31 October 2008

Far North

Disturbingly Beautiful Far North

By Kristin Battestella

Sure I get knocked for my liking of Sean Bean, but he wasn’t the only reason for my purchase of Far North. This beautiful, yet creepy and tragic 2007 film based on a story from Sara Maitland’s collection Far North and Other Dark Tales will have you awing and grimacing at the screen.

Saiva (Michelle Yeoh) was cursed as a child and cast from her village. Once she finds happiness with a neighboring tribe, tragedy follows her again. She rescues Anja (Michelle Krusiec) and raises her into the ravages of the artic, away from society and all its evils. One day, however, Saiva helps Loki (Sean Bean), a freezing soldier lost in the artic wilderness. Saiva warns Anja not to be charmed by the first man she’s met. Both women, however, fall for Loki, and disaster follows.

Folks who’ve read my reviews know I don’t like to spoil a film experience, but where Far North is concerned, I really can’t tell you anything else about the story. My husband thought the obvious of oft villain Sean Bean (Patriot Games, Goldeneye), “He kills them, right?” I countered with, “No, they have threeways.” Both are plausible scenarios to the modern viewer, but the things you expect most in Far North aren’t the things that happen. BAFTA winning director Asif Kapadia (The Return) and co screenwriter Tim Miller (The Warrior) have taken Maitland’s tiny story and stretched into a philosophical and disturbing little statement. The film rises and falls upon Michelle Yeoh (Crouching Tiger, Hidden Dragon; Tomorrow Never Dies) and she is up to the task as the tormented Saiva. Some of the flashbacks trying to make her look younger seem out of place, but Yeoh’s silent looks and stilted dialogue are perfection. It’s a shame most Americans don’t get to see most of her work; I’ve enjoyed every film in which I’ve seen Yeoh. She can act. We believe Saiva is a tough woman who can brave this horrid landscape, and yet we know she is capable of compassion. There isn’t a lot of dialogue among the three leads, Far North feels more like a play. Camera angles and expressions sell the story, and when words are spoken, they are forceful and take on more than face value meanings. Newcomer Michelle Krusiec (Dirty Sexy Money) steps up to the plate as Anja. She’s young, disenchanted with this rugged lifestyle. Anja’s been aged by the artic yet is still very young and juvenile in comparison with the outside word. And of course there’s Sean Bean. I often wish he had more to do in some of his smaller roles, (NBC’s recent Crusoe especially) but here, Sean Bean gives us just enough to like Loki, wonder about him, and question his feelings towards both ladies.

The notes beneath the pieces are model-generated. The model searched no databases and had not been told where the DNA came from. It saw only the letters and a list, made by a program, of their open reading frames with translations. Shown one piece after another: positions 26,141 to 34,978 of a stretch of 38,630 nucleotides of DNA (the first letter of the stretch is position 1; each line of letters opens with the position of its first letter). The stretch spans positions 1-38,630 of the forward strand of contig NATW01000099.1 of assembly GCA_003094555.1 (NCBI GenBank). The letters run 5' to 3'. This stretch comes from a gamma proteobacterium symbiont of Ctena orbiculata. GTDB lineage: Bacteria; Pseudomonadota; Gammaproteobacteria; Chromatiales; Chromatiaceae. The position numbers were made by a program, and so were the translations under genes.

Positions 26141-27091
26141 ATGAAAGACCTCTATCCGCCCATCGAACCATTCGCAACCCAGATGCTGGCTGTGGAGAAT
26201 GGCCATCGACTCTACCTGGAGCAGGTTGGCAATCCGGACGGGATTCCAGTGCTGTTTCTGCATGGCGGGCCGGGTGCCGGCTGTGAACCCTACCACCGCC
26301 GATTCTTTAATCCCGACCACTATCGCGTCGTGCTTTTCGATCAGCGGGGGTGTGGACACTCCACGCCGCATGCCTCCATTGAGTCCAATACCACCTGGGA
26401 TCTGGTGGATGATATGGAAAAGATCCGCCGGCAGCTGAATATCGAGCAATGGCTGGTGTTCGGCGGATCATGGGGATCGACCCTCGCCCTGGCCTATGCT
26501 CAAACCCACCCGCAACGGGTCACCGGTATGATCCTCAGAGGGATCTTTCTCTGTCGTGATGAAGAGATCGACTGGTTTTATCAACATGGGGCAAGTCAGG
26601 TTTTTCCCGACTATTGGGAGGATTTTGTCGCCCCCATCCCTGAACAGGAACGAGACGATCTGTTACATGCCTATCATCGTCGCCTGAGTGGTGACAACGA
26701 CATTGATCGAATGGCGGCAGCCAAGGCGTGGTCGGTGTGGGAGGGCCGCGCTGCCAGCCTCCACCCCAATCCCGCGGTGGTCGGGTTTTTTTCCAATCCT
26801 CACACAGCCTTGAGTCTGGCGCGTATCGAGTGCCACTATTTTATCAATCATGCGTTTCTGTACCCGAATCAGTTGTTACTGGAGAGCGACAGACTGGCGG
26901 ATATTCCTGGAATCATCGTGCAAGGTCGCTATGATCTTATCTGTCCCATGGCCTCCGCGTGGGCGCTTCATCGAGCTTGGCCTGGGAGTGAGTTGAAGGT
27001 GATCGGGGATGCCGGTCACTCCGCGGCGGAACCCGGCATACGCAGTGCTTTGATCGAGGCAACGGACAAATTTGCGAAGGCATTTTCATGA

Despite fine performances all around, the incredible artic location is what makes Far North. The ice, cold water, white snow; Norway is the picture of beauty and the face of danger. Hypothermia, jagged rock cliffs, falling ice; Any number of natural disasters-or the viles of people-could harm you and there’s no escape, no help for hundred of miles. I wouldn’t say it is as exceptional as Platoon, but Far North reminds me of Oliver Stone’s Oscar winning Vietnam Epic. It’s so visually horrifying and disturbing that you don’t really want to watch it again, but you can’t look away either. Folks who are sensitive to animal plights might want to skip a few scenes in Far North. Seeing women kill dogs and seals is very upsetting to a lot of people, but we must remember in the arctic, this is a way of life.

As realistic as Far North’s unforgiving locations are-and the behind the scenes documentary on the DVD tells us exactly how difficult it was for the cast and crew-there’s also something very ambiguous about the story. It’s only ninety minutes, but it seems longer, and has a very questionable but not unsatisfying ending. Far North reads like a fable; a tale told to children warning of consequences and humanity. Loki is the Norse God of mischief. Is he even real? In this far away place at the edge of the world, has Saiva somehow crossed to another realm? One is not even sure when Far North actually takes place. Russian soldiers are persecuting native tribes, but is their presence meant to be taken as an historical marker or are they representative of the evils of society?

Not that he is a particularly glamorous actor, but Sean Bean plays perhaps his least pretty role here. He’s hypothermic and bundled up for most of the film, and when he strips down, it’s not his usual action hero form. Sharpe fans and Sean Bean Obsessive Compulsive Disorder ladies will joke that it’s that because Sean Bean has entered these women’s lives that causes all the trouble. But it’s more than that. It’s the mere fact that a man, such a mysterious man, any man really could cause such catastrophe for these two women. Even if you don’t know about the shape shifting promiscuous Norse Loki, Far North doesn’t give easy answers. On my first viewing, I was so horrified by Far North, I didn’t even realize Sean Bean was in the buff. In the Artic? I was too busy screaming at the television screen. It’s not something I normally do, and after my father heard me, I sent him into a viewing of Far North cold turkey. His verdict? “Horrible film. I liked it!”

Unfortunately, not a lot of people have seen Far North. It’s done well in the festival circuit, and even the making of documentary had garnered accolades, but Far North has yet to see even a limited release or theater distribution. The DVD is available online, and Far North even opened the first annual Philadelphia Asian-American Film Festival. Far North is not exclusively an ethnic film, nor am I certain it is merely an art house picture as its history would seem. Is Far North a horror movie? Quite possibly. It definitely gave me the chills and had me screaming. When was the last time a real horror film did that?

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